Thursday, February 14, 2008

Valentine's Day: A Personal History

On my way to Florida.  I delivered my load to Sherman, Texas, on Tuesday morning, and then went on down to Dallas to put the truck in the shop there for the oil change and some other things that needed to be repaired.
Last time I was in Dallas, the wait to get in the shop was 72 hours, so I figured I'd have some down time there. Well, when I got there, the wait time was down to 18 hours. I had thought about going up to see my good friend Billy Day, but it didn't work out.
It was time for my DOT physical (which all truck drivers must have), so I was able to get that done yesterday morning (Wednesday). Everything went well.
The truck was out of the shop early in the evening yesterday, so I told Schneider I'd be ready to go this morning. I went about 7 miles from the Schneider Operating Center in Dallas, to Desoto, Texas, to pick up a load from a Wal-mart distribution center that is going down to Alachua, Florida, to a Wal-mart DC I've been to several times. Plenty of time on the load, and the miles are decent. It's drop-and-hook on both ends (which means I just pick up and drop the trailer; no live load or unload), so that's nice.
Even nicer is that I will be passing close to where my Daddy lives in Florida tomorrow. He is in Atlanta with work this week, but is leaving tomorrow, so it's possible that we can arrange to meet each other en route and see each other. I hope it works out.
I may also get to see my good friend (also Terry's good friend), Van, who lives in Live Oak. Van is a friend I've known for a long time (since about 1982); we are both from Rome, Georgia, and we both went to college (along with Terry) in Dallas. Van also went on to seminary, and graduated from the same school as Mike Huckabee (Southwestern Seminary in Forth Worth), but they went there at different times.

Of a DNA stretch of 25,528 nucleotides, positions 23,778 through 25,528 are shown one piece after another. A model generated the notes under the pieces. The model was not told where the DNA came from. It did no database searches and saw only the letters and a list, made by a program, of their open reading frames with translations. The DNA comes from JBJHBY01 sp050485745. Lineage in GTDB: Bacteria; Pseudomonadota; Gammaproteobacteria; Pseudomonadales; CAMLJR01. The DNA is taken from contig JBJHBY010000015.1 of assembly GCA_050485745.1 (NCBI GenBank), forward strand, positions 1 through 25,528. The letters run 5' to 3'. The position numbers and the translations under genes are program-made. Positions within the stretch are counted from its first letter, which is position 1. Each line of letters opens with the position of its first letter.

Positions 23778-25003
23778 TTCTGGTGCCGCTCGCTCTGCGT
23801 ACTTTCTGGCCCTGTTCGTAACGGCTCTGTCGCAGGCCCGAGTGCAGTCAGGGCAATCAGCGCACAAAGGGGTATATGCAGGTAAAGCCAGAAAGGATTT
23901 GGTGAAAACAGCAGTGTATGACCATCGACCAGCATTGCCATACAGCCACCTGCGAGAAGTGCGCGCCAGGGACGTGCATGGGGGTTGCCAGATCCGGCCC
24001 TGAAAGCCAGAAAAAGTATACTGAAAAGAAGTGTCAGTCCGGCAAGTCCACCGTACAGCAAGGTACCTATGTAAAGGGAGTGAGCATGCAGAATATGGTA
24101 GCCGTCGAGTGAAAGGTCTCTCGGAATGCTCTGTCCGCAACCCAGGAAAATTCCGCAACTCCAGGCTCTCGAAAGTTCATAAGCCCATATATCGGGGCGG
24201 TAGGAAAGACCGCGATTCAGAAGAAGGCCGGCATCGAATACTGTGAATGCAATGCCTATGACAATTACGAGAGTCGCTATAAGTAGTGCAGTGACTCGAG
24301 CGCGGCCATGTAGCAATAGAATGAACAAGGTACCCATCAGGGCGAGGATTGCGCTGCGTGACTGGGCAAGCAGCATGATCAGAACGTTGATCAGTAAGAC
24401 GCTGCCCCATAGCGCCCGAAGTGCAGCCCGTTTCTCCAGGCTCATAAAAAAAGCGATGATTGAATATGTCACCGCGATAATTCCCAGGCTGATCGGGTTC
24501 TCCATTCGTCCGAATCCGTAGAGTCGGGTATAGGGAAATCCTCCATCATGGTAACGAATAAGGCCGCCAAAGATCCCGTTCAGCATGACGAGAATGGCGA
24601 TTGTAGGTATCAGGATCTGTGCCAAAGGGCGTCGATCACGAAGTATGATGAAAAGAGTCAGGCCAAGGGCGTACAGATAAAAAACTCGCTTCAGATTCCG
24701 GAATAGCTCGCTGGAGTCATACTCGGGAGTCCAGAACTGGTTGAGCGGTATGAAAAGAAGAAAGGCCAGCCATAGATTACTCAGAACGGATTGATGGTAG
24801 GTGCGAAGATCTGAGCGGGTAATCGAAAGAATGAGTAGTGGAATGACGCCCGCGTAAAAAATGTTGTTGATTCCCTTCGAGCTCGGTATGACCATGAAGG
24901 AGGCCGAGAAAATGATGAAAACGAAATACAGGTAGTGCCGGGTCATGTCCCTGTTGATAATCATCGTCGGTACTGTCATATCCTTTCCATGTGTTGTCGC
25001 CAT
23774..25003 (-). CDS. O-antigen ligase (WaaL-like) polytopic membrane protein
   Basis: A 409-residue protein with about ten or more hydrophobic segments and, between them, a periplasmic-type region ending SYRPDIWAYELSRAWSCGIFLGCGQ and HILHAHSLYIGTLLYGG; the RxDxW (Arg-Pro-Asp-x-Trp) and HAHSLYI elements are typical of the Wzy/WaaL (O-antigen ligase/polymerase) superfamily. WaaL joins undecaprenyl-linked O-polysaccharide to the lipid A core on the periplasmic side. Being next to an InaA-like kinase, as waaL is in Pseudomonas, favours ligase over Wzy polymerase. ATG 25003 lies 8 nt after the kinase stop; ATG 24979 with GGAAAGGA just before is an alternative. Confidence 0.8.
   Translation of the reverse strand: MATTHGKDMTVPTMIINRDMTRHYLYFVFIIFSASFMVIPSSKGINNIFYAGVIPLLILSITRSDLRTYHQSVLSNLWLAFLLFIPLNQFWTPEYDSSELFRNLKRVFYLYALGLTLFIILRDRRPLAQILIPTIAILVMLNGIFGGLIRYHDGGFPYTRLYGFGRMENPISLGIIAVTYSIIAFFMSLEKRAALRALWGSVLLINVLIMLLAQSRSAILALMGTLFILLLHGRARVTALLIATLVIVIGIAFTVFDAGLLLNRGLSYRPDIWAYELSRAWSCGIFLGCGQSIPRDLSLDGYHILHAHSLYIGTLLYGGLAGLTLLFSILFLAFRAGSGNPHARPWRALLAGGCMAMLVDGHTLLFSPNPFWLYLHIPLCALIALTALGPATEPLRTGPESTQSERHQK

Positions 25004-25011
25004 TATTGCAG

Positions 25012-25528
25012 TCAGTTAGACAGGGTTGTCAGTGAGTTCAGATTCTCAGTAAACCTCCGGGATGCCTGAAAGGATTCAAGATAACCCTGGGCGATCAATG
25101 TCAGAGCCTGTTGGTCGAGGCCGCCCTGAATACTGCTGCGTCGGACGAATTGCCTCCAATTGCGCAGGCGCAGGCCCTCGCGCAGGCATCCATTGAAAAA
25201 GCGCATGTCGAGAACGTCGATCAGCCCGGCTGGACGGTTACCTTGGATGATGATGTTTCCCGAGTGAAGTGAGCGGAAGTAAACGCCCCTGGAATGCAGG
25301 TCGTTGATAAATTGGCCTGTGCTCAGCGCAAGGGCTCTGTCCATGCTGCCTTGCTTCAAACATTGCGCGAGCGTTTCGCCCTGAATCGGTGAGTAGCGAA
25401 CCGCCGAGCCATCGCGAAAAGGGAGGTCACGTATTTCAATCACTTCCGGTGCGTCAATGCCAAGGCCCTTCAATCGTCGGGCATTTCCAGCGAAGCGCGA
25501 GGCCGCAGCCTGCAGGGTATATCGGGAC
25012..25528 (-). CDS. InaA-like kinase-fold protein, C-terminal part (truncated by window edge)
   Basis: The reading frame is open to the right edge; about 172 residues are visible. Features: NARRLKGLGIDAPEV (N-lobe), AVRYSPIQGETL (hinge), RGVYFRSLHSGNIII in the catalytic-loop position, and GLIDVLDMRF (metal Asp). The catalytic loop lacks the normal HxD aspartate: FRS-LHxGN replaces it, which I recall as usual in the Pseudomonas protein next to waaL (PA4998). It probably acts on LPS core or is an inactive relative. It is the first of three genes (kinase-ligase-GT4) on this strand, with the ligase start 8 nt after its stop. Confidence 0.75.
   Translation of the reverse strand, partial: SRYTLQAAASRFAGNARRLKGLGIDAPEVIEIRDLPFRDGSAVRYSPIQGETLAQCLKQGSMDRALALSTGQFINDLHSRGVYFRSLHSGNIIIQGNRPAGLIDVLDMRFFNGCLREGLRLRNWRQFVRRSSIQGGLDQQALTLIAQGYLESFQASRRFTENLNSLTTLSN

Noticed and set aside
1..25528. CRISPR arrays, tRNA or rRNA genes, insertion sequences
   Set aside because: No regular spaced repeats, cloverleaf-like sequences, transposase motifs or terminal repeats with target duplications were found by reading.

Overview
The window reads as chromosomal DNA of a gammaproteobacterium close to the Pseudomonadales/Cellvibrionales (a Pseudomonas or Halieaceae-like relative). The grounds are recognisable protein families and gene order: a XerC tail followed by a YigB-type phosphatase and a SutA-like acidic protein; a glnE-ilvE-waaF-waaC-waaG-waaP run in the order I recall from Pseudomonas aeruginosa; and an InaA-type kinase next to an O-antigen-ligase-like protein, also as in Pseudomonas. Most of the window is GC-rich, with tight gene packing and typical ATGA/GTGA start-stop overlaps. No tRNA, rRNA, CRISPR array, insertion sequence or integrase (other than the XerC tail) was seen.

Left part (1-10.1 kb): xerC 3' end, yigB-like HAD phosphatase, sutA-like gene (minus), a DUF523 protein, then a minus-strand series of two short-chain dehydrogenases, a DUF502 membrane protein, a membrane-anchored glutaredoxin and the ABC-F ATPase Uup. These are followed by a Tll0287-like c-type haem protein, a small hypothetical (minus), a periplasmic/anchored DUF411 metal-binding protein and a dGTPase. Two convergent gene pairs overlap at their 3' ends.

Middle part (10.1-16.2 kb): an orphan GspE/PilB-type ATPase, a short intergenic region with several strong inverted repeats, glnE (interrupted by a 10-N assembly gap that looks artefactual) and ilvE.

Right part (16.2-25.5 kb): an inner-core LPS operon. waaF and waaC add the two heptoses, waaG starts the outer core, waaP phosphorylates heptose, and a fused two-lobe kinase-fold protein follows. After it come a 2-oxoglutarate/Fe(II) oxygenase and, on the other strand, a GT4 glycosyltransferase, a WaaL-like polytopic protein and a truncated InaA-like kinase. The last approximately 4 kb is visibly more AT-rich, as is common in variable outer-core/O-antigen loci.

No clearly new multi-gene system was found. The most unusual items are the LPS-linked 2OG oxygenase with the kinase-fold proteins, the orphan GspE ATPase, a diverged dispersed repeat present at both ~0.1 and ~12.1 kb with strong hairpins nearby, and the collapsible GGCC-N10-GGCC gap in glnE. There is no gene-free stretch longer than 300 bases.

Books and movies on the road.   I haven't written about what I've been reading or watching lately, so I thought I'd throw that into this entry. I'm always reading several things at any given time, but I usually have a couple of books that I'm more focused on than others, most of the time something fiction and non-fiction.
I recently finished the excellent sequel to the novel which serves as a sort of namesake and inspiration (thanks to Terry) for this blog, and enjoyed it thoroughly. I also read a collection of four novellas, Different Seasons, by Stephen King. Very good. The stories that served as the inspiration for the movies The Shawshank Redemption and Stand By Me are from that book. My favorite novella in the collection was “Breathing Lessons.” Excellent recreational reading.
I'm currently reading The Fountainhead by Ayn Rand, which is anything but recreational reading. It's really a philosophical treatise in the form of a novel. I'm enjoying it, and it's provoking lots of thought, as all of Rand's writings (fiction and non-fiction) are apt to do. It was published first in 1943, and the story is as relevant and prophetic today as it was then – perhaps more so.
As for movies, I have been able to finish the last 2 movies of the Spiderman series, and enjoyed them both. I will say that the first two movies were excellent, and the last one was merely so-so in comparison. Special effects were amazing, so for that reason alone, it was a worthy watch.
Currently have the movie Elizabeth cued up, but haven't started it yet. Looking forward to it, though.
I've watched some other stuff, but I can't remember what they were right offhand, so that speaks for itself, I suppose. :-)
One night earlier this week, I was able to catch one of the episodes of the excellent PBS series from the 1980's about the civil rights movement, Eyes on the Prize.  I've seen the whole series, but it's been a long time, and I enjoyed the episode I did see. After seeing that, especially as someone who grew up in the South and saw the vestiges of that sad legacy closely at times, I am amazed at the transformations that took place, and I am sympathetic to the anger and impatience of many African-Americans who still feel the residue of injustice on every level.
Valentine's Day.   First of all, if you have someone in your life with whom you have celebrated this special day, I hope you enjoyed it and were able to renew commitments to all that this day represents.  I don't technically fall into that category, but while I was driving today and listening to all the talk on the radio about this day, my mind wandered to thoughts of my own Ghosts of Valentines Past.